Instagram leverages an illusion of creativity
Ordinary photo on the left; arted up with Instgram on the right
By now the rapid ascent of Instagram is familiar to everyone: from zero to one million users in three months; from one to two million in another six weeks.
I signed up when it first came out but didn’t use it much as none of my social friends were there yet. Now it seems everyone’s posting. Even though I’ve only followed a select group of folks (it’s a lot of images to look at if you follow hundreds) I have in my feed their breakfast, lunch, dinner, meetings, architecture, furniture, reading materials and whatever other everyday tsotskes they find across the table, out the window or overhead. And I’ve been doing the same. Publishing everything from chairlift views to close ups of appetizers. And why not? It’s a fast, fun and easy way to share where you are, what you’re doing and whom you’re doing it with.
But it strikes me that the real reason Instagram has taken off is that it provides us with the illusion of creativity. The brilliance of Instagram is that it lets us snap a most ordinary photograph and instantly “art it up” with one of 15 filters. It gives us the sense that we are better photographers than we actually are. We don’t have to do anything other than point our iPhone at the most mundane of subjects. Early Bird, Hefe, Sutor, Toaster and their fellow filters do the rest. We think that we are creating, expressing, being clever. But as Douglas Rushkoff might remind us, we’re simply being programmed. Told by this app what constitutes an image. Just as we’ve been told by Facebook what defines an online profile, a digital friend, or an endorsement. Just as we’ve been told by Tumblr the new format for a blog post.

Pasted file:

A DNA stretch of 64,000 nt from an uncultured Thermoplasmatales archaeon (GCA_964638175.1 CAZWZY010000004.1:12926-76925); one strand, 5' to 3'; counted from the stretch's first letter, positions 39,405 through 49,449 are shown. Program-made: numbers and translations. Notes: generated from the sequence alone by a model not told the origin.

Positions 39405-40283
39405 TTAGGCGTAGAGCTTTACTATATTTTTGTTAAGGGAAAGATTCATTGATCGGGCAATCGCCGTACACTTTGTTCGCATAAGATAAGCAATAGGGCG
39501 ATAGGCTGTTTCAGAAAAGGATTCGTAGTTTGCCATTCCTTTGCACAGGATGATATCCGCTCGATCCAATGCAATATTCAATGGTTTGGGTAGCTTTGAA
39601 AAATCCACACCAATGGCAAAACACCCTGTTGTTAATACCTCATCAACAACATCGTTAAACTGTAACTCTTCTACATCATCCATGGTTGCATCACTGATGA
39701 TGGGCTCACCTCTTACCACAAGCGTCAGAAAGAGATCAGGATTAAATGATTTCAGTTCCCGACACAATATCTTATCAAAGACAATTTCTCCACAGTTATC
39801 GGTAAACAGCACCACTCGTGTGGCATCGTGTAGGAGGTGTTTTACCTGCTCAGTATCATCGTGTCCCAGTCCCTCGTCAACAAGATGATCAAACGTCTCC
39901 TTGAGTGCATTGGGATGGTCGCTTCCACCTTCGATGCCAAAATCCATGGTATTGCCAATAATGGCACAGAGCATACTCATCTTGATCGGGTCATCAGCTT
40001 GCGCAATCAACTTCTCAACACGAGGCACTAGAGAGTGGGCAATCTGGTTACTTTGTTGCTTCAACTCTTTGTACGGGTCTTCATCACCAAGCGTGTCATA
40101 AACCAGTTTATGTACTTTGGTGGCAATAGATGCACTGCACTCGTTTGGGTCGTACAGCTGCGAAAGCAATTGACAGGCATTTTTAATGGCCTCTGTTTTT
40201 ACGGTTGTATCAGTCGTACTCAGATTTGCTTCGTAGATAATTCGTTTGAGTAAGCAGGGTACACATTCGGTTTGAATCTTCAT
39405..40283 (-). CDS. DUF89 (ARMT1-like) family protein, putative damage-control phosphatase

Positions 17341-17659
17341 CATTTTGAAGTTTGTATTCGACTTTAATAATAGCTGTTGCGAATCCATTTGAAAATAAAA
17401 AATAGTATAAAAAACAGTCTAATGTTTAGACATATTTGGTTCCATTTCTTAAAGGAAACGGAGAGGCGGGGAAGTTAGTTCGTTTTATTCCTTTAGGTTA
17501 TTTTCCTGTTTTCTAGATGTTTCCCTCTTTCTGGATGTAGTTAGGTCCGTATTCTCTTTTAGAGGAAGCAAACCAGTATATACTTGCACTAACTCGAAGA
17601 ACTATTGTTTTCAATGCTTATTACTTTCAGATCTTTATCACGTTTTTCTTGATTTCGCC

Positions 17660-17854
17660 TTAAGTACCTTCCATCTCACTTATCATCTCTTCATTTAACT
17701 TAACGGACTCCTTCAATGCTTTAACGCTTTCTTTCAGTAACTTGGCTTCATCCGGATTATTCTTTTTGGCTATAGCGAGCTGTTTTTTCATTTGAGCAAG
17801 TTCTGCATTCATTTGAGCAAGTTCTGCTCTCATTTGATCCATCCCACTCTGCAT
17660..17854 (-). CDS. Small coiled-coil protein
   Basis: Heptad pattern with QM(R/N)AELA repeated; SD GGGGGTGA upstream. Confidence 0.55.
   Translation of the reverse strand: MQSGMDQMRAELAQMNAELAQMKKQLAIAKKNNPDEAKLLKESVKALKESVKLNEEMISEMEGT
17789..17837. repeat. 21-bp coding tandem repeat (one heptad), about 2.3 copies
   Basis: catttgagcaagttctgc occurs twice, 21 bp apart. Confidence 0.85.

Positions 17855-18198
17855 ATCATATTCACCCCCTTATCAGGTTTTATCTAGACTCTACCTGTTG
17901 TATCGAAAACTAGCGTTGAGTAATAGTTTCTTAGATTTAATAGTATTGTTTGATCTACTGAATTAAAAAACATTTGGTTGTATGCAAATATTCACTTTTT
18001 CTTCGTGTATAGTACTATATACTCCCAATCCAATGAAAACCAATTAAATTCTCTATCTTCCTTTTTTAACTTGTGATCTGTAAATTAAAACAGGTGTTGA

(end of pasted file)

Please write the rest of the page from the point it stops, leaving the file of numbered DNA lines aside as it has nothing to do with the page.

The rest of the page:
Bad photo shot from the chairlift; better photo thanks to Instagram
Don’t get me wrong. I really like Instagram. Often an image is a much better way to share an idea, a place or an enviable experience than is a check-in or 140 character soundbite. But we should remain cautious of just how much we let all the new social apps and platforms dictate what we produce and how we communicate.
Instagram or its competitor Picplz may or may not be here to stay. Twitter could take them both out. But the idea of posting images in the stream, in a more socially conducive manner than Flickr or even Facebook allows, is here to stay. Which means you may have to endure (or not) a little visual clutter coming from my direction. I make no claims to being a photographer, but if you want, you can find me out there as edwardboches. If you’re a better shooter than I, perhaps I’ll follow you back. (Smile.)